The Swiss Association of Banking Personnel (SBPV) has called on Credit Suisse and UBS to suspend any job cuts as part of their emergency merger, according to Reuters.
SBPV managing director Natalia Ferrara has appealed to the country’s parliament to take into account the fate of employees affected by the collapse of Credit Suisse and to stop job losses until the end of 2023.
“We are calling on you to support our demand for a freeze on job cuts until the end of 2023 in parliament,” Ferrara wrote. “Politicians should not shirk their responsibilities.”
The Swiss parliament is due to hold an extraordinary session on Tuesday to discuss the government-backed rescue of Credit Suisse.
To remind: UBS, its biggest rival, agreed to buy Credit Suisse for 3 billion Swiss francs ($3.31 billion) in a deal organized by the government, central bank, and market regulator.
Many of the approximately 17,000 Credit Suisse and 22,000 UBS employees are uncertain about the future. Credit Suisse has 45,000 employees worldwide and UBS has 74,000.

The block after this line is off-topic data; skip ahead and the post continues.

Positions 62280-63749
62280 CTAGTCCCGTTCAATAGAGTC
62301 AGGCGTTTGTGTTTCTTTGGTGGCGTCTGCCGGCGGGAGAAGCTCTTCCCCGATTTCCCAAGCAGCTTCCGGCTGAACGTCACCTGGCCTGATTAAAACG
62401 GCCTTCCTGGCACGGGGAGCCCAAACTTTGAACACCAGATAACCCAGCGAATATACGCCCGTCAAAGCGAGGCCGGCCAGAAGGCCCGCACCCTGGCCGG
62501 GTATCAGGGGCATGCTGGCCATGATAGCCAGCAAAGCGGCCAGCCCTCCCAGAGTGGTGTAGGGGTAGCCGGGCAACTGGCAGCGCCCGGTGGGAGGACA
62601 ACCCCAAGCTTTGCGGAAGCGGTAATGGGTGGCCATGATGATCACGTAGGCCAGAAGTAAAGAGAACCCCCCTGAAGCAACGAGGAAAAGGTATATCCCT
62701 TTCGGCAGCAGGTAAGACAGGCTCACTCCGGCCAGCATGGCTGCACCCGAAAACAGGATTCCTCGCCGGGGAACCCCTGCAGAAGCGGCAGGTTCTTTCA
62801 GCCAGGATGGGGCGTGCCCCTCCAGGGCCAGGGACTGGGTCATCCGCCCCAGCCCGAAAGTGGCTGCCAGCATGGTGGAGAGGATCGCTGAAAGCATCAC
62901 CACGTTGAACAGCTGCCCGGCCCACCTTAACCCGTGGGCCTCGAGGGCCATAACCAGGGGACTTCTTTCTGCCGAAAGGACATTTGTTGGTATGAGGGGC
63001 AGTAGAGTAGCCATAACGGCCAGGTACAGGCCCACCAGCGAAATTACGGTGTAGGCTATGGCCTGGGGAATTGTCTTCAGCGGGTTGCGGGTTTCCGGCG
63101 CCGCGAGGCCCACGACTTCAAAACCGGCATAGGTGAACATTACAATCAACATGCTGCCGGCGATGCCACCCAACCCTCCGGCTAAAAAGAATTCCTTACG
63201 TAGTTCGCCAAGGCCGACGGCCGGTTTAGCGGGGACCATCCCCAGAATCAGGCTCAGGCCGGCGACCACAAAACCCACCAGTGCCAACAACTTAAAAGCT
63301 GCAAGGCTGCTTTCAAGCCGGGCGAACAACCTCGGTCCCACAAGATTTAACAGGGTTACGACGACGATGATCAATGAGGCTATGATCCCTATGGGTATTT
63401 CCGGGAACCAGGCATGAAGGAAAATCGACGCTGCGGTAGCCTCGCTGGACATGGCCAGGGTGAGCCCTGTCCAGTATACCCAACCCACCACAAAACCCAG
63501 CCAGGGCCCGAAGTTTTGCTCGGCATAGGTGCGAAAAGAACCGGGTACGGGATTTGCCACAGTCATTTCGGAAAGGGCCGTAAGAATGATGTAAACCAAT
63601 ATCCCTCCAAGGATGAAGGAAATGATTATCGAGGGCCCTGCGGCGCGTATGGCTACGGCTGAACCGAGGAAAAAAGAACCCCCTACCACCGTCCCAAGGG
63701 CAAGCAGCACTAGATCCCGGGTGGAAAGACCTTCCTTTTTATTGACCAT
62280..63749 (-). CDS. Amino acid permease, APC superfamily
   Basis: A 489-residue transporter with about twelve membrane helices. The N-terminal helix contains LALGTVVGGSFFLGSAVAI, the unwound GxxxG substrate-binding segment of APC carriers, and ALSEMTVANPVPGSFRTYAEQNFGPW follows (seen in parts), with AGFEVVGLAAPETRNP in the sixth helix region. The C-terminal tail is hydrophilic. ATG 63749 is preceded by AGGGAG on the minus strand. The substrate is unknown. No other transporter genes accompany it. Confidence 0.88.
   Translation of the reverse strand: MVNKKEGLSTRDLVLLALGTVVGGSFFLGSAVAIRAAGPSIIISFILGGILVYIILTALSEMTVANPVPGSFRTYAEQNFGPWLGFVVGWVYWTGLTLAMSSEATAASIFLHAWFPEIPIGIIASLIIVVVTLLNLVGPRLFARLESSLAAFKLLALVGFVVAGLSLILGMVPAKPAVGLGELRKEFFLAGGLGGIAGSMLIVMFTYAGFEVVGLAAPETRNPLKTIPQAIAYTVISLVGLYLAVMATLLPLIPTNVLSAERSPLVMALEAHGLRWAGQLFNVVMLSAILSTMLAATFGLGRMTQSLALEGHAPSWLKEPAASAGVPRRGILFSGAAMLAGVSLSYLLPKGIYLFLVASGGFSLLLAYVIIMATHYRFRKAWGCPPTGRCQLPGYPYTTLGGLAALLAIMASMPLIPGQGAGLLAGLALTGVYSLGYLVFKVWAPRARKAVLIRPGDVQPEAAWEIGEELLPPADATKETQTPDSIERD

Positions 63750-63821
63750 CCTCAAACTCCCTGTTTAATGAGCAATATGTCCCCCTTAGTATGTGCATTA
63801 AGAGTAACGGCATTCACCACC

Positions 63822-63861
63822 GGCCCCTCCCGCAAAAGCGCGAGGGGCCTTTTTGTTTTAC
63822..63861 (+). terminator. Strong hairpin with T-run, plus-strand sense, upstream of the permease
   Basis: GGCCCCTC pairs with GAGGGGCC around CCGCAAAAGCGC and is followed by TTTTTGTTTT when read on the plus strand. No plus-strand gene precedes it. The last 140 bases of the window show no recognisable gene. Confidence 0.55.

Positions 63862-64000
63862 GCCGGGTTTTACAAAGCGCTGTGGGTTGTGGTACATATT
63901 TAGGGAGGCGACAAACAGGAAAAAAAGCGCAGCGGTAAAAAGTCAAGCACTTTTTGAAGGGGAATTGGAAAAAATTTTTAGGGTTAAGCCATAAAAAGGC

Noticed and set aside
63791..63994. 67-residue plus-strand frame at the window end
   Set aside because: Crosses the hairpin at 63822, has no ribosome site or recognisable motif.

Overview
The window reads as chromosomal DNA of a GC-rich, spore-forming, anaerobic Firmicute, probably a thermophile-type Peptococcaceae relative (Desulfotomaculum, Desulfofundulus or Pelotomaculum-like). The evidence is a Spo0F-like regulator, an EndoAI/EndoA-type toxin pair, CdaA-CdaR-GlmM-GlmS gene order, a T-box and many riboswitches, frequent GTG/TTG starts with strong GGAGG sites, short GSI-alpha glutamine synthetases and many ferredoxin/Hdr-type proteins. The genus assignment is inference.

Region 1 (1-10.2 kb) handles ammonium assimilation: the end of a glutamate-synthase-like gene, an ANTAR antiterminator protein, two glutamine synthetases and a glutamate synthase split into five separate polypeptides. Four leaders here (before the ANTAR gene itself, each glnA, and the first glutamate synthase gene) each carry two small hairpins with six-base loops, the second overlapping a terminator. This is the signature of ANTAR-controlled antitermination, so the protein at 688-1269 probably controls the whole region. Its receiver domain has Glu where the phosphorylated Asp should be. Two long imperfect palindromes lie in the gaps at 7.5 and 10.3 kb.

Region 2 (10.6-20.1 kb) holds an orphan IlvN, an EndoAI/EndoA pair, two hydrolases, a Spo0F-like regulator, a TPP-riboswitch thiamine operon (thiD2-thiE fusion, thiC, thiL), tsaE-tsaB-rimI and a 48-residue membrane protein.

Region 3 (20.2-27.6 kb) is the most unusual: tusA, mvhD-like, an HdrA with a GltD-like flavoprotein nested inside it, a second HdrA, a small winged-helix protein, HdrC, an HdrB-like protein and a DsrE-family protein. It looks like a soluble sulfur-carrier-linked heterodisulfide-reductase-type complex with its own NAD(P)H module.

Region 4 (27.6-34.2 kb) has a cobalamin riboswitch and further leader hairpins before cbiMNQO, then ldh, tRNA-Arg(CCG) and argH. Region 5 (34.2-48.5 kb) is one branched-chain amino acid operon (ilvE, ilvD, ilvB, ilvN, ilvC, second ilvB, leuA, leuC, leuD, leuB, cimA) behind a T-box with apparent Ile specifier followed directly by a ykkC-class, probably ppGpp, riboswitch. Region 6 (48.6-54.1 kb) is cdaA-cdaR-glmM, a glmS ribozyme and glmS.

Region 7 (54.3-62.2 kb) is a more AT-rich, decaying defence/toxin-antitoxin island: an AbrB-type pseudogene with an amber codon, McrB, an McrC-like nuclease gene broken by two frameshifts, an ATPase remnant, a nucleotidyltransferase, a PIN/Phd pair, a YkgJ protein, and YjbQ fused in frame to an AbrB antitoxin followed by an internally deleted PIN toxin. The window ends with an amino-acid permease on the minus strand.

Too much is being said about figures, money, and regulation today, but the employees of the two banks are left behind.
Last week, UBS CEO Sergio Ermotti warned that after the CS acquisition there would be changes and difficult decisions.
The new giant bank could cut its workforce by 20-30%, with 11,000 jobs being cut in Switzerland itself. Nevertheless, UBS said it is too early to talk about job cuts. According to Ferrera, the bank’s employees are not to blame for the need for a bailout.